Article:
A horizontal well was planned for a location in Maracaibo Lake, Venezuela, and it was required to assess its stability. A pilot vertical hole was drilled including an oriented core. Several laboratory and field techniques such as an elastic strain relaxation (ASR), differential strain analysis (DSA), acoustic anisotopy in the cores, breakouts, sonic logs and focal mechanisms were used to estimate the in-situ stress field. A cased-hole minifrac was available from a nearby well in the reservoir sand. While finishing the drilling of the pilot hole, running logs and cement-plugging, laboratory static and dynamic tests were performed for both, cap and reservoir sandstones. Linear elastic theory and Mohr-Coulomb failure criteria were used for the borehole stability analysis. Information from the rig site about mud weight used in unstable sections of the pilot was used to calibrate the linear elastic model and bound the maximum horizontal stress component. As a result of the analysis, safe mud weight limits to prevents collapse and lost of circulation were released to the drillers for both, the inclined and horizontal sections. The well was drilled without any stability problems. In this case it was shown that simple linear elastic models, when calibrated with field data, give reliable, first approximation values, specially useful when real-drilling-time answers are needed.

The stability during production was studied using a 2-D finite element model with a generalized plasticity constitutive equation. A safe drawdown to prevent failure was determined. The well was completed open hole without any liner. It is producing above the original potential without any sanding or stability problems.


Horizontal well activities in Venezuela started around the 80's and now the companies have aggressive horizontal drilling programs. Even though there have been successful cases, there have been some horizontal well failures, as well. The problems have been related to geological and petrophysical uncertainties, formation damage in mature reservoirs and collapses due to borehole instability. Programs considering vertical pilot holes with oriented coring have been developed to increase the chances of success in reservoirs in which very little information has been gathered. This approach has allowed to make timely evaluation of the reservoir rock and in situ stresses before the horizontal hole is drilled and therefore minimize risks from geomechanical and mud drilling design points of view.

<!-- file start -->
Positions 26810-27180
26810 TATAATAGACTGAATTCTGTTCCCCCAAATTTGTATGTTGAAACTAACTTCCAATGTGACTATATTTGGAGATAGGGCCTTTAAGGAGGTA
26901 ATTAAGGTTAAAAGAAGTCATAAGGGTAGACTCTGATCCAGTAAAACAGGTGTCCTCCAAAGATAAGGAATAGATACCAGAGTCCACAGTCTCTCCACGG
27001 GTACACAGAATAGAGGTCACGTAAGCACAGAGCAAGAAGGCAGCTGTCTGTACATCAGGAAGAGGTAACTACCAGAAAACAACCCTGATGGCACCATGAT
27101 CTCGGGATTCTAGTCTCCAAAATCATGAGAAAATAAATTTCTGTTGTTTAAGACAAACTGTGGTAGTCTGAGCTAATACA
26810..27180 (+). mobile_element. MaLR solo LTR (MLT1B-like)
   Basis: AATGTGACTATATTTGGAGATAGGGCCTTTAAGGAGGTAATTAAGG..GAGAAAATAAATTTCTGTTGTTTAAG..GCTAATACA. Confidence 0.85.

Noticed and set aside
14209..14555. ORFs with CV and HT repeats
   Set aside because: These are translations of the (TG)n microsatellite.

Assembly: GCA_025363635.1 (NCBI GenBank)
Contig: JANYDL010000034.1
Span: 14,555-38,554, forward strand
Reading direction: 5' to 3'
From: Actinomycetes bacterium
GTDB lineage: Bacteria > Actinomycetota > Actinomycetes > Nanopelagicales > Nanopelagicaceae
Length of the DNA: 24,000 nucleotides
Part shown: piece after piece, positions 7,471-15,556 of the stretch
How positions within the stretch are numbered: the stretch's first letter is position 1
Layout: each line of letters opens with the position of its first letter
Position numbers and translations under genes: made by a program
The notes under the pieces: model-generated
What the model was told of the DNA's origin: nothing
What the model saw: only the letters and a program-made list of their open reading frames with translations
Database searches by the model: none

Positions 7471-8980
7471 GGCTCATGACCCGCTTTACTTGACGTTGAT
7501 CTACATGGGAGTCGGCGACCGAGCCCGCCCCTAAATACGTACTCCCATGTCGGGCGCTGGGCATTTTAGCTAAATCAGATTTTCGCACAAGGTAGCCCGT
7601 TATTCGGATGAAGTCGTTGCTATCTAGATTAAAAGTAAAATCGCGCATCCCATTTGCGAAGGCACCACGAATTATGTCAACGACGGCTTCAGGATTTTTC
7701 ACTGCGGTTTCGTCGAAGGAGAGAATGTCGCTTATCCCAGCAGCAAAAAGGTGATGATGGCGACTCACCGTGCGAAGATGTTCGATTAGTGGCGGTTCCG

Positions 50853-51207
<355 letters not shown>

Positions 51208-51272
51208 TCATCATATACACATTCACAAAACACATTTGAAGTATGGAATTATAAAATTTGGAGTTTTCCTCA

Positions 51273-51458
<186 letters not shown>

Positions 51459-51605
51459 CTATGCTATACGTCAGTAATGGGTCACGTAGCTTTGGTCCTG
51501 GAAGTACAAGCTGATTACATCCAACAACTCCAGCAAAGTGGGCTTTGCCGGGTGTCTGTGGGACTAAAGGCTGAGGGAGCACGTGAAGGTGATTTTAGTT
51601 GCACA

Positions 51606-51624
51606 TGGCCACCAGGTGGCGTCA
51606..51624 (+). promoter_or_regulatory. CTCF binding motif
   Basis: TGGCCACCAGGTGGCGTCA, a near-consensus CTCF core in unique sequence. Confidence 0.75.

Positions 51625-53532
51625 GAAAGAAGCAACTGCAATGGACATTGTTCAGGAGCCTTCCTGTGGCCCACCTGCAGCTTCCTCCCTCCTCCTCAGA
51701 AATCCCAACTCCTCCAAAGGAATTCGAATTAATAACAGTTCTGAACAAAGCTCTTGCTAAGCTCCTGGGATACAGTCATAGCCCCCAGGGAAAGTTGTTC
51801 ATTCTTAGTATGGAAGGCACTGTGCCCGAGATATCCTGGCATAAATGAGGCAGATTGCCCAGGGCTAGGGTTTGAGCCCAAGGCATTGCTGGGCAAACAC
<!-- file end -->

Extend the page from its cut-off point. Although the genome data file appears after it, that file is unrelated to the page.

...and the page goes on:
An example of such case was the planning of a horizontal well in a reservoir in the Maracaibo Lake area, Venezuela. This was the first horizontal well in this field and it was drilled with the purpose of draining the atic oil accumulated against an adjacent normal fault. The well was placed sub-parallel to the normal fault (with strike N36W approximately) as shown in Figure 1. The horizontal well was planned to be approximately parallel to the fault.

It was difficult to asses the geomechanical risk for a horizontal well in this area without having an idea of the rock strength and the in situ stress field. Moreover, the regional stress environment in the Maracaibo Lake area is very complicated and it was not known if the horizontal well was going to be drilled in the most risky direction. Trying to decrease as much as possible the uncertainties, a vertical pilot hole with 60 feet oriented coring was drilled. Additionally, three hundred feet conventional coring was recovered for sedimentological studies. The pilot-hole and horizontal well plan is presented in Figure 2. Sonic logs were added to the conventional petrophysical logging program to asses a strength profile for the rock along the pilot hole.

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